Articles Posted in Automobile Accidents

While it is not impossible, recovering compensation for personal injuries from a municipality or government entity is often a complicated and involved process. For example, if you are involved in a car accident with a municipal employee, in addition to the procedural requirements that navigate the pursuit of damages in a standard car accident case, there are additional ante litem, or pre-lawsuit, notice requirements under Georgia law.

A failure to provide the proper notice can be fatal to a claim, as was recently illustrated in a case arising out of the Court of Appeals of Georgia. If you suffered injuries in a car accident with a municipal employee, you should meet with a skilled Georgia car accident attorney to discuss the facts of your case and whether you may be able to seek compensation.

Factual Background

Reportedly, on May 2, 2014, the plaintiff sustained injuries while riding as a passenger in a truck that was involved in a car accident with a police officer that worked for the defendant city. On September 6, 2014, the plaintiff sent the defendant city ante litem notice, which stated, in part that she sought the full amount of recovery allowed under Georgia law. The defendant city acknowledged receipt of the notice and replied it was investigating the claim. On February 2, 2016, the plaintiff filed a lawsuit against the defendant city. The defendant city filed a motion to dismiss the plaintiff’s suit, arguing the plaintiff’s ante litem notice was insufficient. The trial court granted the motion, and the plaintiff appealed. On appeal, the trial court’s ruling was affirmed.

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When someone is killed due to the negligence of another, their representatives may be able to bring a wrongful death suit against the tortfeasor(s) that caused their death. If someone is injured but does not die, they may still be able to collect damages for things like lost wages, pain and suffering, medical bills, and other damages, but a wrongful death suit cannot be brought until after someone dies. If you think that your loved one may have died due to the fault of another, you should contact a skilled Georgia wrongful death attorney as soon as possible.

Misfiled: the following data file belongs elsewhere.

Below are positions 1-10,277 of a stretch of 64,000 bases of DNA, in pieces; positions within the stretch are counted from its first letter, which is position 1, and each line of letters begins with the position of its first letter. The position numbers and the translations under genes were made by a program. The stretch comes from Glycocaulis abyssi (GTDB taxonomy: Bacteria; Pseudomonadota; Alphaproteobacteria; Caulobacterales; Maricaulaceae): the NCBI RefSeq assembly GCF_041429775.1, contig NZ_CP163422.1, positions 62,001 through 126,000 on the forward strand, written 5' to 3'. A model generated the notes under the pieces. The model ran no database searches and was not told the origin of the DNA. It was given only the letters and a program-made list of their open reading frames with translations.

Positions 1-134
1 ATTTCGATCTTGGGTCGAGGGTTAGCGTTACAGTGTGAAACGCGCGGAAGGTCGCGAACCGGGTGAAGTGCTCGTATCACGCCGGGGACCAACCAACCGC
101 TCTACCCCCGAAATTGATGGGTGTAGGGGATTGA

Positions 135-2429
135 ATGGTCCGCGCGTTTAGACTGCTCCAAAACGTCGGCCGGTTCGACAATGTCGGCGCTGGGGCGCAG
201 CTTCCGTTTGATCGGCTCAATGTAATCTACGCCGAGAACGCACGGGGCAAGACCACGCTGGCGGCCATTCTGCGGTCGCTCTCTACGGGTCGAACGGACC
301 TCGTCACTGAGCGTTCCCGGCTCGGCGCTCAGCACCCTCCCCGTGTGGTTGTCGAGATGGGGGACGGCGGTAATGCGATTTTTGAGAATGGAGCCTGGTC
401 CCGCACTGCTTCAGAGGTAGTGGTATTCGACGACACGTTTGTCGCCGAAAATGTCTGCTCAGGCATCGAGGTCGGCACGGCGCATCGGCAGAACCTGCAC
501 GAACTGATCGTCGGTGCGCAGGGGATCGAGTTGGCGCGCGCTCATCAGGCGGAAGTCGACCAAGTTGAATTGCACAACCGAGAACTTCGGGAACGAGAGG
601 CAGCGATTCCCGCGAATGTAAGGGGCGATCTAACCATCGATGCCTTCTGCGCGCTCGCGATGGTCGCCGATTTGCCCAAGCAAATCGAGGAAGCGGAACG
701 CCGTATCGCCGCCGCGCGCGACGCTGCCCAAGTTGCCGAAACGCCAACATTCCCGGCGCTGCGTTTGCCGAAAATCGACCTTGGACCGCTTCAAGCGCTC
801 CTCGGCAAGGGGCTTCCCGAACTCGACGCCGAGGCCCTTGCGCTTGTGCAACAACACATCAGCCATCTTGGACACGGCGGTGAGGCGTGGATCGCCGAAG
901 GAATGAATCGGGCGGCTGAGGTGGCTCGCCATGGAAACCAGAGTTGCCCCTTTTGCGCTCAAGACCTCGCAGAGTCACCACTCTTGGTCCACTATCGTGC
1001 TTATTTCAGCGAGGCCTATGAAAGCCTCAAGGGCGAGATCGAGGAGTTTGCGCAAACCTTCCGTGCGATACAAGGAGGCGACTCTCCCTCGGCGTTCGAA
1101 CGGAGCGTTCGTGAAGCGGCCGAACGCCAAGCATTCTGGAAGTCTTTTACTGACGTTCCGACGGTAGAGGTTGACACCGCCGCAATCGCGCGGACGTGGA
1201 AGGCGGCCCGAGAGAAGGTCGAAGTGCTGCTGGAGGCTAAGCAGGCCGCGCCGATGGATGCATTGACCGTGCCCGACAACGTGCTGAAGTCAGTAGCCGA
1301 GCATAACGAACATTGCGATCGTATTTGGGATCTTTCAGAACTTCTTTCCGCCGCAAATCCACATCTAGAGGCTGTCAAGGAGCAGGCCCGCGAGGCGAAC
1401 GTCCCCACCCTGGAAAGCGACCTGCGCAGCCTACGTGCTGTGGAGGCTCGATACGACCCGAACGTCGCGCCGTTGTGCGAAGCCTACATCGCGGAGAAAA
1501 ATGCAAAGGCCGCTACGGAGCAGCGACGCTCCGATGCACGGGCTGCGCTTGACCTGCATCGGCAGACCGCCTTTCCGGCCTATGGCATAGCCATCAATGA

Wrongful Death in Georgia

In most cases, damages for wrongful death amount to the full value of the person’s life. Georgia statute and case law states that the value of the life of the deceased will be shown by the evidence. A wrongful death claim only awards damages for the losses suffered by the deceased person. So even though a representative – such as a child of the deceased – brings the suit, it cannot consider the pain and loss suffered by the child.

In the case at issue, a woman was injured in a car accident resulting in a coma. After the accident, her legal guardian filed a personal injury lawsuit against the car manufacturer, alleging faulty seatbelt and door locking mechanisms. The car manufacturer settled with plaintiff, and in exchange for the settlement the plaintiff’s representative released the company from any claims and damages, including a claim for wrongful death “inasmuch as [plaintiff] has not died…”

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When a case goes to court, both sides are supposed to present evidence to support the arguments they are making. In fact, evidence is one of the most important (if not the most important) aspects of a case. If there is no evidence, then it is impossible for the plaintiff to prove their case. So clearly evidence is crucial. However, there are some kinds of evidence that one of the parties will be in a much easier place to hold on to. For example, a business will be in the best position to access important business records. At some point, there is a time when a party is required to hold on to certain evidence. If you have questions of this nature, be sure to reach out to a Georgia car accident attorney.

Missing Tires

This case looks at when the duty to preserve evidence applies in Georgia. Here, the plaintiff’s husband was killed in a car accident. He was driving on Interstate 16 when a tread on his left rear tire detached. It allegedly caused him to lose control of the vehicle and his vehicle eventually flipped over. He was injured, and although he regained consciousness at the hospital he died before he was able to be discharged from the hospital. His wife filed this suit on his behalf.

Unfortunately, sometimes after a car accident one of the drivers involved will leave the scene of the accident. That can cause some issues and complications for any court cases that follow from the accident. If you are in a car accident, you should contact a skilled Gwinnett County car accident attorney as soon as possible. As this case illustrates, you still may be able to recover damages under Georgia’s uninsured motorist statute. 

Leaving the Scene of an Accident in Georgia

Under Georgia law, it is a crime to leave the scene of a car accident. Penalties for leaving the scene of an accident differ depending on how serious the damage is and whether there was solely property damage or anyone was injured or killed. If you are caught leaving the scene of an accident, the penalty can often be worse than anything that would have arisen from the accident itself. If you are involved in a car accident, a knowledgeable Georgia personal injury attorney can help inform you of your options.